MILLBURN, NJ — In the midst of a weekend of violent protests that erupted in response to the killing of George Floyd by a police officer in Minneapolis, Millburn residents came together yesterday afternoon to stage a nonviolent demonstration on the lawn of Millburn High School.

Approximately 150 protestors waved signs on both sides of Millburn Avenue in support of the Black Lives Matter movement, a protest group which has gained media notice in recent years for protesting the death of other black men and women at the hands of police.

Lillian Cho, who was there with her Children Owen and Meena Chung was one of the organizers of the impromptu gathering, which came together shortly before the announced start time of 2:00 p.m. Cho said that organizing for a non-violent protest was something she and others were strongly in favor of.

Sign Up for Nutley Newsletter
Our newsletter delivers the local news that you can trust.

"This has been a long-standing fight that I have been advocating for," Cho said. "People have to treat each other as equals."

"I do go to my share of protests," Cho added. "But I'm not always out there, and I try to do whatever I can. We're all busy people, but we've gotta start somewhere. Start the conversation, spark something, because it affects every single person."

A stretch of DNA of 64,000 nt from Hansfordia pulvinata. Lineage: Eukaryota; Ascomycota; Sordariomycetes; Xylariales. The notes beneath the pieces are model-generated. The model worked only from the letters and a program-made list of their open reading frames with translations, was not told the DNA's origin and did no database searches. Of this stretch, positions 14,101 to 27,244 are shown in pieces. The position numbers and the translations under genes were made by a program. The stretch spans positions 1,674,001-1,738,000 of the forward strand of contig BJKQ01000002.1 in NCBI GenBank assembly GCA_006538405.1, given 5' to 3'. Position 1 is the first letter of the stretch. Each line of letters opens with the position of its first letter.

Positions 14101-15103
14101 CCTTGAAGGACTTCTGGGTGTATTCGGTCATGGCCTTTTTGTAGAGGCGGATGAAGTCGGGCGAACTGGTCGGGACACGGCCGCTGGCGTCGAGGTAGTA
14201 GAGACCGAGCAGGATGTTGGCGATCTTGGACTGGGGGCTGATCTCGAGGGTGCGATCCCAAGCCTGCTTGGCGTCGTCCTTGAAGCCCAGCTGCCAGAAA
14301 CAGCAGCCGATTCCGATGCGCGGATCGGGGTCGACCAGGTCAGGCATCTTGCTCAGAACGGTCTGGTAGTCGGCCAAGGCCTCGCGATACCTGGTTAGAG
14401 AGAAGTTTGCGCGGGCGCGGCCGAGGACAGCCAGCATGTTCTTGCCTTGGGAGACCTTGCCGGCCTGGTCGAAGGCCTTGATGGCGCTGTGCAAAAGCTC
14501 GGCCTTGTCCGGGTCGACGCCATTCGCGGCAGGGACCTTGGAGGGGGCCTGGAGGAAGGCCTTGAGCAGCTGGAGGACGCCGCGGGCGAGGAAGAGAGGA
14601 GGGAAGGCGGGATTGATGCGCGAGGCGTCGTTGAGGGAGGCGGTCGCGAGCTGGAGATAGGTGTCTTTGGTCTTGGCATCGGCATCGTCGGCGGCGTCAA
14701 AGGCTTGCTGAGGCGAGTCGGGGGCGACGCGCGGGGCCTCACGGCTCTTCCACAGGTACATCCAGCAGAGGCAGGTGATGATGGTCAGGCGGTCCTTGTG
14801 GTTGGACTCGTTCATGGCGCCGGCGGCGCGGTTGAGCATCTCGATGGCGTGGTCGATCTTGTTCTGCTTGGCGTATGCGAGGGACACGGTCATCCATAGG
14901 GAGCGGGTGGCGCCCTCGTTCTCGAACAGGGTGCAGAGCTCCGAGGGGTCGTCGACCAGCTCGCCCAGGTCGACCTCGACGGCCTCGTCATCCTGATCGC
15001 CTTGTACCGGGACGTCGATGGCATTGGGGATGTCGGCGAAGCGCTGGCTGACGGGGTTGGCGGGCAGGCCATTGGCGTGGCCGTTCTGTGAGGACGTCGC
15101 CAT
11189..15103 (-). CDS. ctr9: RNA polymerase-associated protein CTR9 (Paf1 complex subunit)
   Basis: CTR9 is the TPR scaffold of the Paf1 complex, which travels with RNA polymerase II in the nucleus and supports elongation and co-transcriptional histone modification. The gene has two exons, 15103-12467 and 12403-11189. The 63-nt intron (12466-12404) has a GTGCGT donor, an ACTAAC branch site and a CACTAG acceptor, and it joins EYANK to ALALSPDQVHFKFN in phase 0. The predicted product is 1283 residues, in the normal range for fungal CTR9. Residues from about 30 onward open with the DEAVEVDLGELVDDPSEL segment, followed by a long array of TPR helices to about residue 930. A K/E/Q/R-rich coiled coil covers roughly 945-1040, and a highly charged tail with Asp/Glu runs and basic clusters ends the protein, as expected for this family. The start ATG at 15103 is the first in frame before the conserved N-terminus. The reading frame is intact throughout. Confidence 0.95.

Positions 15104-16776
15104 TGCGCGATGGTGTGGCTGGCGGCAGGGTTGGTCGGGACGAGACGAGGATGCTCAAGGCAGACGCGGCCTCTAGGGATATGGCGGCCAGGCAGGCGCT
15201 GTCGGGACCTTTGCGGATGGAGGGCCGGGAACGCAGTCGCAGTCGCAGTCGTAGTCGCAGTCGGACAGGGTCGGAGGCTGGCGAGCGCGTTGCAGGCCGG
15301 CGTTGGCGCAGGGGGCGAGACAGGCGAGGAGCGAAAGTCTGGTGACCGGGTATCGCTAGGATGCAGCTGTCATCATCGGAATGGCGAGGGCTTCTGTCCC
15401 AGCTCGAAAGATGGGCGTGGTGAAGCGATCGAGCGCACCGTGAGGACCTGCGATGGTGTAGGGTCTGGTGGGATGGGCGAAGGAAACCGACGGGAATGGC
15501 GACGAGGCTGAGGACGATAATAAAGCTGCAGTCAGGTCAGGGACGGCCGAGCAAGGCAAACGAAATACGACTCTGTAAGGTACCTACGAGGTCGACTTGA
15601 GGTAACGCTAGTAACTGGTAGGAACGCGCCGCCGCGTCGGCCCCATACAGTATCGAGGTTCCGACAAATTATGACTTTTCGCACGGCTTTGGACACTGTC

One of the protestors joining Cho out on Millburn Avenue was Maya Evans. Holding a red, white and green sign with the letters BLM in black paint, Evans, an eighth grader at Millburn Middle School said that she was demonstrating to bring as much awareness as she could to the issue at hand.

"I came out here to show people that it isn't over," Evans said. "People need to wake up and realize that this is a problem and has been a problem. So, everyone's here today for people to be more aware of what's going on in America."

She also added that she was happy to see protestors in Millburn remaining non-violent during the demonstration. She said that it showed people can achieve justice through peace without destroying businesses.

Ralph Tejeda and his daughter Gabriella were both at the protest as bystanders, and had come from Livingston to support friends in Millburn who were part of the demonstration.

"I'm glad that I can be here with my family, with my son and daughter," Tejeda said. "We don't want to be bystanders. We want to express ourselves and let people know we should have a voice and there should be justice in this world,a dn I want our children to see that, and we're happy to be here."

"We're just here to show our solidarity and support to the black community," Gabriella added. "We all need to stand together in order to get justice."

Millburn Township Committee member Diane Thall-Eglow was also out at the protest observing in support as a bystander. She said that seeing the citizens of Millburn engage in non-violent demonstration was something that brought pride to her heart as a committee member and town resident.

"As always, I''m incredibly proud of our town's residents," Thall-Eglow said. "And I think standing up for what you believe can never be stressed enough."

By about 3:30 p.m., the bulk of the protestors had finished and gone their separate ways, bringing an end to the main portion of the protest.